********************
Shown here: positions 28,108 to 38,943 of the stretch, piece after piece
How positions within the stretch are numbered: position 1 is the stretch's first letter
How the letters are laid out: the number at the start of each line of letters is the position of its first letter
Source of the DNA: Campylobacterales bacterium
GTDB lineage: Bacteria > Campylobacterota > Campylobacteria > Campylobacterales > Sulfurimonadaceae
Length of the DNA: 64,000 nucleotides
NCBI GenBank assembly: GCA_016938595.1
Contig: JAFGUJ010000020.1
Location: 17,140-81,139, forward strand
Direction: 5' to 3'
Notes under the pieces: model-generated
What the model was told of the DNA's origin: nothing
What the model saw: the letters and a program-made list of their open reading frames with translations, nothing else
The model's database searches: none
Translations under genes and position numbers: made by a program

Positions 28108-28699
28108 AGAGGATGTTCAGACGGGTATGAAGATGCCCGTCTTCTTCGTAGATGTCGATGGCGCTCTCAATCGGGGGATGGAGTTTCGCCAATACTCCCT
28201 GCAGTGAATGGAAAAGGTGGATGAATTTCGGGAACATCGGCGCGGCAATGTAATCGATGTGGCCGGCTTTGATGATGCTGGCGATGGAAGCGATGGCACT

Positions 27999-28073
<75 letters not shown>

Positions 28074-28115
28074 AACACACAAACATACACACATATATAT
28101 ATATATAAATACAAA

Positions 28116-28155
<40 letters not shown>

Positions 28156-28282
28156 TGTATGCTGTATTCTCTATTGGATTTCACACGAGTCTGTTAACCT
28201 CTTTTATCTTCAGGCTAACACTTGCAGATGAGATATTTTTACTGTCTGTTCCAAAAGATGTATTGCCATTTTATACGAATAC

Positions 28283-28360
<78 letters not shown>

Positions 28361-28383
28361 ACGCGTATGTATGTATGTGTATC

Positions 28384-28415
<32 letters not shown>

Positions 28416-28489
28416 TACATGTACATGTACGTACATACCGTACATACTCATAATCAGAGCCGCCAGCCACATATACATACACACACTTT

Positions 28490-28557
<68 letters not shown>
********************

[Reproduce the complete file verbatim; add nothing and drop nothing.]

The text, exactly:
Shown here: positions 28,108 to 38,943 of the stretch, piece after piece
How positions within the stretch are numbered: position 1 is the stretch's first letter
How the letters are laid out: the number at the start of each line of letters is the position of its first letter
Source of the DNA: Campylobacterales bacterium
GTDB lineage: Bacteria > Campylobacterota > Campylobacteria > Campylobacterales > Sulfurimonadaceae
Length of the DNA: 64,000 nucleotides
NCBI GenBank assembly: GCA_016938595.1
Contig: JAFGUJ010000020.1
Location: 17,140-81,139, forward strand
Direction: 5' to 3'
Notes under the pieces: model-generated
What the model was told of the DNA's origin: nothing
What the model saw: the letters and a program-made list of their open reading frames with translations, nothing else
The model's database searches: none
Translations under genes and position numbers: made by a program

Positions 28108-28699
28108 AGAGGATGTTCAGACGGGTATGAAGATGCCCGTCTTCTTCGTAGATGTCGATGGCGCTCTCAATCGGGGGATGGAGTTTCGCCAATACTCCCT
28201 GCAGTGAATGGAAAAGGTGGATGAATTTCGGGAACATCGGCGCGGCAATGTAATCGATGTGGCCGGCTTTGATGATGCTGGCGATGGAAGCGATGGCACT

Positions 27999-28073
<75 letters not shown>

Positions 28074-28115
28074 AACACACAAACATACACACATATATAT
28101 ATATATAAATACAAA

Positions 28116-28155
<40 letters not shown>

Positions 28156-28282
28156 TGTATGCTGTATTCTCTATTGGATTTCACACGAGTCTGTTAACCT
28201 CTTTTATCTTCAGGCTAACACTTGCAGATGAGATATTTTTACTGTCTGTTCCAAAAGATGTATTGCCATTTTATACGAATAC

Positions 28283-28360
<78 letters not shown>

Positions 28361-28383
28361 ACGCGTATGTATGTATGTGTATC

Positions 28384-28415
<32 letters not shown>

Positions 28416-28489
28416 TACATGTACATGTACGTACATACCGTACATACTCATAATCAGAGCCGCCAGCCACATATACATACACACACTTT

Positions 28490-28557
<68 letters not shown>